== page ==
posted by Loucinda McGary aka Aunty Cindy
Back in November, just before I left on my vacation to Turkey, I posted a picture of the hot springs at Pamukkale and promised to give an update when I returned. Well, the picture I found on the web didn't begin to give an impression of how vast and beautiful this site is! Here's one of the many picture's I took.
Over thousands of years, the mineral content in the hot springs (large amounts of calcium) have left the entire mountainside covered in a sparkling white crust many feet thick. From a distance it looks like snow, or salt, or cotton. Pamukkale means "cotton castle" in Turkish.
The hot springs have been used for thousands of years. The foundations of the ruined city now on the site were built by the Greeks in the time of Alexander the Great. The last city was Roman and constructed around 135 AD. The extensive baths those Romans built are still there and still in use today! Here's a piccie of Aunty standing by one of them, and you can see two or three tourists swimming in the water behind me.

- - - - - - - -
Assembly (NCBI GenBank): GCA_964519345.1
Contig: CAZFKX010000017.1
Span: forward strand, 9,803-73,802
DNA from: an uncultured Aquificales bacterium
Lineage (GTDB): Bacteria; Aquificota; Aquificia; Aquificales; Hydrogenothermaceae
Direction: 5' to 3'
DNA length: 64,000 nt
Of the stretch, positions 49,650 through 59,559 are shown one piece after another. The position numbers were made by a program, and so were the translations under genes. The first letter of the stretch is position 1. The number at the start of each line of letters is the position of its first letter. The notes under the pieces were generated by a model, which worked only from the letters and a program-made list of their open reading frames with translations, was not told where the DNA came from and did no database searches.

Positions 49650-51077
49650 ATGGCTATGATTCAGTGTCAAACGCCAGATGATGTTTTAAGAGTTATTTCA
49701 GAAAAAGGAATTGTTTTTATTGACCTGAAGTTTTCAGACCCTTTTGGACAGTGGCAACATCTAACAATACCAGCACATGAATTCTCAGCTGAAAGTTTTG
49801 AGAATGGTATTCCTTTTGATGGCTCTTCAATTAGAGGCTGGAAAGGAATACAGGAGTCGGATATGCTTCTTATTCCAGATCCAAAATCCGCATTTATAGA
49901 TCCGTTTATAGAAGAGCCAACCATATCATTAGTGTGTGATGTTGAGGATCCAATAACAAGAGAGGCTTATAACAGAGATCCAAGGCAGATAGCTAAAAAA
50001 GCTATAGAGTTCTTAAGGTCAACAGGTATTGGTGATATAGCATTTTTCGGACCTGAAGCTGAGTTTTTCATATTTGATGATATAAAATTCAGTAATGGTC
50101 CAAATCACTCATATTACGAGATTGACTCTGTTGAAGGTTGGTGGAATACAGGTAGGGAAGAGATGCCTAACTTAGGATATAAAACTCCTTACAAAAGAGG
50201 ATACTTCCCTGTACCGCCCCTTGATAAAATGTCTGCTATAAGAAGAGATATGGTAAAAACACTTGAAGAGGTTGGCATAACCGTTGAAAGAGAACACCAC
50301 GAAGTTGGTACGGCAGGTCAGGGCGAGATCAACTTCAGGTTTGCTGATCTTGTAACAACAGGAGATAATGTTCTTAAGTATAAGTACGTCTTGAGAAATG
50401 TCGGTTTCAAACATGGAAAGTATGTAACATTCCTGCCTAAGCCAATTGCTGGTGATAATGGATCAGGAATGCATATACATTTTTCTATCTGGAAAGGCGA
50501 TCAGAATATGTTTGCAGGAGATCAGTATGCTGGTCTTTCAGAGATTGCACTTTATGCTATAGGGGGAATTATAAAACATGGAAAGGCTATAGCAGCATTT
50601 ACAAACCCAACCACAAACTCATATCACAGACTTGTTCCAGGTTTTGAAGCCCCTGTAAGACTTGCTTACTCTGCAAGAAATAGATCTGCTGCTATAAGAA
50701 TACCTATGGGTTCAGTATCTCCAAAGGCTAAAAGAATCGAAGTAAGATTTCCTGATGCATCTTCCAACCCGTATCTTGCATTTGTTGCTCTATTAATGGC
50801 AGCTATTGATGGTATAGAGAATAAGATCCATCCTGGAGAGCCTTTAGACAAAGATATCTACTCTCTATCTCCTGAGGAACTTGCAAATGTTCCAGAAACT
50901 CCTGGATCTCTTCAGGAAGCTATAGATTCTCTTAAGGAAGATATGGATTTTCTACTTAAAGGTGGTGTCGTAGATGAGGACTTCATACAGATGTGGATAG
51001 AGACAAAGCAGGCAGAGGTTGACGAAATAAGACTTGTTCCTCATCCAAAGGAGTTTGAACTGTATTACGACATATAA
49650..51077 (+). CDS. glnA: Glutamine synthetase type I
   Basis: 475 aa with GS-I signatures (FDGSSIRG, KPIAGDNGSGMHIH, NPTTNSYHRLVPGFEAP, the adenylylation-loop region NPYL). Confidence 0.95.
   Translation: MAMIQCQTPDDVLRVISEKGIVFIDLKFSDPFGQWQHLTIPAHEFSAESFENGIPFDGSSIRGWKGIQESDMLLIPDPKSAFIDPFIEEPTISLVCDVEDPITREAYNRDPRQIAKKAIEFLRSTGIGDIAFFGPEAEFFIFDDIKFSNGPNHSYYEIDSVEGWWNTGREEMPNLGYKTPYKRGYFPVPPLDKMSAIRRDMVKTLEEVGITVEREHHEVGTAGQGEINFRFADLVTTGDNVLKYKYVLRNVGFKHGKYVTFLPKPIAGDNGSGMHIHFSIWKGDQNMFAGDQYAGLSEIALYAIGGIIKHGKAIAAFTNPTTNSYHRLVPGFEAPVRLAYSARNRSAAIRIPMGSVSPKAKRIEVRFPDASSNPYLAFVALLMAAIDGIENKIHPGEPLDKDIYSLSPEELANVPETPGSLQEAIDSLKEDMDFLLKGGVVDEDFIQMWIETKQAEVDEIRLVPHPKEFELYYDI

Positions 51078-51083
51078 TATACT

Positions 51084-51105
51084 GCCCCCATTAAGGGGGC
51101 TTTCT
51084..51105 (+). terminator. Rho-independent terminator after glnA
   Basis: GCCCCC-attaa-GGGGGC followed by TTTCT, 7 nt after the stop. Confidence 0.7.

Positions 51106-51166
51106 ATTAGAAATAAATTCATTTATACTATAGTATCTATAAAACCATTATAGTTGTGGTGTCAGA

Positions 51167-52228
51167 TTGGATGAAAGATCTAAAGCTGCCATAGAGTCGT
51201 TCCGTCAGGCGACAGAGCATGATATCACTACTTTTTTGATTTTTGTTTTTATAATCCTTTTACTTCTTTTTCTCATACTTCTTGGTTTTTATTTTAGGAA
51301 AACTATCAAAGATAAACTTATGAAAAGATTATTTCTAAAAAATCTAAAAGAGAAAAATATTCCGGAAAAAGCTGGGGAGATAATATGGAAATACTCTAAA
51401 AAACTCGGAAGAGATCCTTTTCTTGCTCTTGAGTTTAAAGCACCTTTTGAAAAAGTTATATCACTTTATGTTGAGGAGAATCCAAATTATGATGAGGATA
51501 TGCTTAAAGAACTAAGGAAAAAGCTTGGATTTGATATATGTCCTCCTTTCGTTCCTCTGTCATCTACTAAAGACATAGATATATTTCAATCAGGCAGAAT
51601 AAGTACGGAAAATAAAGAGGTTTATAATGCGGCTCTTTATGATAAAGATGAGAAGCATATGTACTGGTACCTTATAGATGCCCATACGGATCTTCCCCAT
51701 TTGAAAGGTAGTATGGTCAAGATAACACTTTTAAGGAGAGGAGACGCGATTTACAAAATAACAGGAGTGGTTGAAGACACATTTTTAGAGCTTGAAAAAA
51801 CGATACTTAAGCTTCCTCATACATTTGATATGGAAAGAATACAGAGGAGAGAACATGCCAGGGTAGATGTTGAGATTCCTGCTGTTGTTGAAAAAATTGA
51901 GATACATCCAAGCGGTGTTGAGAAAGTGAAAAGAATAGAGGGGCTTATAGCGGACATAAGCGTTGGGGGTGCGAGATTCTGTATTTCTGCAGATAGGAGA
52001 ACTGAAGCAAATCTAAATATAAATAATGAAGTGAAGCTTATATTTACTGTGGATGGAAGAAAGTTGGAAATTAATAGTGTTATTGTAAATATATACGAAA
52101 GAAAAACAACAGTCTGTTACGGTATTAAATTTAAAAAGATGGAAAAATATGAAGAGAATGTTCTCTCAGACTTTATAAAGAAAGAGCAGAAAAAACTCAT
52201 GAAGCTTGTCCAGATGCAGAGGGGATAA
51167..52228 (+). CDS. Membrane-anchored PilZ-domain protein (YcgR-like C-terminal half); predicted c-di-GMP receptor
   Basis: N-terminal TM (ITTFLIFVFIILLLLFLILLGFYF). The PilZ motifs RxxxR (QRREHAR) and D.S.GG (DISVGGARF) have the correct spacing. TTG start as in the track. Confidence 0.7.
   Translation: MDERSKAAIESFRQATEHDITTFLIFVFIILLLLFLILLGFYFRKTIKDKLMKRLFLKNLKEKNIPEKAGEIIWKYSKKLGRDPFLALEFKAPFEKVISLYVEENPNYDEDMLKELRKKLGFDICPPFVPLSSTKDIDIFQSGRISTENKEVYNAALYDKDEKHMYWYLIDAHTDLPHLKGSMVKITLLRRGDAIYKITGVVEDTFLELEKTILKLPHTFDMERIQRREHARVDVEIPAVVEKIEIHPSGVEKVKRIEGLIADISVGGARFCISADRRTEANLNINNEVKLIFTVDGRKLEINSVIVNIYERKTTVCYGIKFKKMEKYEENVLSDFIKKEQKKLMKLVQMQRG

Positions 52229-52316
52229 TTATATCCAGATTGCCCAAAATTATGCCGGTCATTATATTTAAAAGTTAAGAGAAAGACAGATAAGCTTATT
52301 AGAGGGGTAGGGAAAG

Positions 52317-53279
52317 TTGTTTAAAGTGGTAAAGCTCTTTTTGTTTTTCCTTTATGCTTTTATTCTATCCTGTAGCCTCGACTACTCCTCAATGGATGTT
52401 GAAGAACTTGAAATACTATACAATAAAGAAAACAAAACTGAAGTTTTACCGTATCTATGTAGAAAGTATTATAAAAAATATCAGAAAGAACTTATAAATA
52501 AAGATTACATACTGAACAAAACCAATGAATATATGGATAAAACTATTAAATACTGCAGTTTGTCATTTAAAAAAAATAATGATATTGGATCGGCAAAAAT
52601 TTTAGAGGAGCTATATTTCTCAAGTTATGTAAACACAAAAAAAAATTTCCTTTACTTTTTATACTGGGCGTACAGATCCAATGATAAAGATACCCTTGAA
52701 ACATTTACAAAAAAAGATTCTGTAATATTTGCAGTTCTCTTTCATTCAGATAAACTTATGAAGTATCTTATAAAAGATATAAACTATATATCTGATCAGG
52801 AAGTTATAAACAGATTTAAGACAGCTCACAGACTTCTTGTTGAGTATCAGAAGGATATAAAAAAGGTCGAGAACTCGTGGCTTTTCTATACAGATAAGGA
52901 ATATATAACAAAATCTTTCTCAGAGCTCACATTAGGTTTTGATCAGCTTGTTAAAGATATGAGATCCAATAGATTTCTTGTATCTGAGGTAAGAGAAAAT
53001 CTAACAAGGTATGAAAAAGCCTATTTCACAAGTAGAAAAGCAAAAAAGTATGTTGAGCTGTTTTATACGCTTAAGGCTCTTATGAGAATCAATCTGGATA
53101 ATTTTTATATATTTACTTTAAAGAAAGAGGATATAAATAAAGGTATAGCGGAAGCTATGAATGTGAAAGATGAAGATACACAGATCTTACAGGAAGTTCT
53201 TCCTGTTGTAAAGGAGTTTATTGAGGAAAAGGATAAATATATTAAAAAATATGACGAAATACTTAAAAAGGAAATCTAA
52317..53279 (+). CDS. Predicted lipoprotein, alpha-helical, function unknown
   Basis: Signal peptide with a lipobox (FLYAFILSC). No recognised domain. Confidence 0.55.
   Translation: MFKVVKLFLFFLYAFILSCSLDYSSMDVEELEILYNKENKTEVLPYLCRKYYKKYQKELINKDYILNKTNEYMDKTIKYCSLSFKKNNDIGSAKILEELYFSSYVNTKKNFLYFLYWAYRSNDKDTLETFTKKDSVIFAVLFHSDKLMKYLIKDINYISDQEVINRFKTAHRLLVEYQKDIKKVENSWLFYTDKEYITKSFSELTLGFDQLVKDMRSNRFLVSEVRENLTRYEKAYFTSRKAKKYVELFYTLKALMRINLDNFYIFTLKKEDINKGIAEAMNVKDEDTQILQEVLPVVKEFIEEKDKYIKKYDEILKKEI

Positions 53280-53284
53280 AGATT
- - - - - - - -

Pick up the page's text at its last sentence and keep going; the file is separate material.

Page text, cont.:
I don't know about the "curative" power of those waters, but our hotel had water piped in from those same hot springs. After I washed my hair, it was incredibly soft and curly, so who knows if I'd stayed around and drank a little more of the water what might have happened!
Like so many of the other ruined cities we visited on this trip (Troy, Ephesus, Cannakale), the Roman city at Pamukkale was destroyed by earthquakes. Our guide told us that throughout the long history of this region, three chief things destroyed cities and civilizations: fire, foes, and earthquakes.
The incredible history and wonderful sights I saw and experienced on this trip left a lasting impression on me! Quite a few people (including our editor) have asked if I'm going to set my next book in Turkey. While I don't have any current plans, I would never rule it out.
My next release is scheduled for September and the story is set in Venice. It's been almost ten years since I visited that unique and beautiful city, but it too left a lasting impression. As soon as I pulled out my (admittedly poor quality) snapshots and travel journals, I was transported back to La Serenissima (Venice's long-time nickname). So you never know what setting may show up in one of my novels someday.
Would you read a book set in Turkey? What are your favorite settings for the books you read? Are there any settings you'd like to see?